In the Doorway
One day Elisha went to Shunem. And a well-to-do woman was there, who urged him to stay for a meal. So, whenever he came by, he stopped there to eat. … Elisha called her and she stood in the doorway. “You have gone to all this trouble for us. Now what can be done for you?” – 2 Kings 4:8-15 excerpts (NIV)
Elisha wanted to repay the woman for her hospitality. She stayed in the doorway, uncertain about whether to accept the gift.
“I have a home among my own people,” she said. She had offered her hospitality freely and didn’t want any reciprocity.
More often than not, we are too proud to accept gifts. We do want to be held, we do want to be thanked, but we don’t want to be “beholden.” There is a difference.
There are many kinds of doorways, front, back, cellar, attic. A good door lets you go in and out. I like to prop my back door open with a stone. Otherwise, I have to put my packages down to get in. Some of my packages I should leave behind. I have stuff in my luggage about being beholden that doesn’t help me. Other times I need to dwell securely with my own people and shut the door.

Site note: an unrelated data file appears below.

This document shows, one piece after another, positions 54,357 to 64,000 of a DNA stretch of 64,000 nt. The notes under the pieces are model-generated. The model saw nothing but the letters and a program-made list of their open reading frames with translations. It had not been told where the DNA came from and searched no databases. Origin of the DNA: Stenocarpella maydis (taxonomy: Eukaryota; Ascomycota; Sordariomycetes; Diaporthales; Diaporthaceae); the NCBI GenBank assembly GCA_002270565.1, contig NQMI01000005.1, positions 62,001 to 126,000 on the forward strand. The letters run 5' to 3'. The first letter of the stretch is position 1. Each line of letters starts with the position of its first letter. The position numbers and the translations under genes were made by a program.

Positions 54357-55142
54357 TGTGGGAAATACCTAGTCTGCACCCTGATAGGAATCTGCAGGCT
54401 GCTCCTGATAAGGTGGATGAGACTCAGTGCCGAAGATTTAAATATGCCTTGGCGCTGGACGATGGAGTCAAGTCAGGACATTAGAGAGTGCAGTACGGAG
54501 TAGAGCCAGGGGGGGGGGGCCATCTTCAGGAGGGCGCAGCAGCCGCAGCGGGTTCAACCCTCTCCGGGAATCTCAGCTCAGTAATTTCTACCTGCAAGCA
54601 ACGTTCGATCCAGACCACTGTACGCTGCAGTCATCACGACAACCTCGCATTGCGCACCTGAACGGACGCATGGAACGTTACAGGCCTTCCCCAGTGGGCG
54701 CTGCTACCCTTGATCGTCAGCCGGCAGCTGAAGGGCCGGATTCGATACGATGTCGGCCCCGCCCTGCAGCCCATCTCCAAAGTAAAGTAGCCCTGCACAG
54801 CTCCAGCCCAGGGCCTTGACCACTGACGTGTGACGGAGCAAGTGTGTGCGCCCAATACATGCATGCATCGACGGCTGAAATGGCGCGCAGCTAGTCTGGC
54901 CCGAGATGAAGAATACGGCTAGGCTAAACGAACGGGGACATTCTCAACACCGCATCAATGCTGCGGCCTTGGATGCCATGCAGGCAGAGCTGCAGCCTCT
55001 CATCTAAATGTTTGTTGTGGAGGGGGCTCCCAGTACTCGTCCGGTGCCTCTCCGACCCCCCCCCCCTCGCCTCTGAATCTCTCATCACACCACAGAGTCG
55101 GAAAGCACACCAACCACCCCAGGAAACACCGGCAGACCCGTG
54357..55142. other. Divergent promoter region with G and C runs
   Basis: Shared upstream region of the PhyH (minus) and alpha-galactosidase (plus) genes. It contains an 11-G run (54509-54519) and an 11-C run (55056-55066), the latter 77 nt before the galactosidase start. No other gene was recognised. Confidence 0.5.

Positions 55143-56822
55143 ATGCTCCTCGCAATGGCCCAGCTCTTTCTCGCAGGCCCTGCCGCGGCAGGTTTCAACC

Some doorways lead to spiritual experience. All doors are good, unless we stand in our own way, uncertain about which way to go.
God, you who give us independence and on whom we may also dare depend, help us know what to do with offers of help, when to say yes and when to say no. Amen.
Donna Schaper is Pastor at the Orient Congregational Church on the far end of Long Island, New York. Her most recent book is I Heart Francis: Letters to the Pope from an Unlikely Admirer.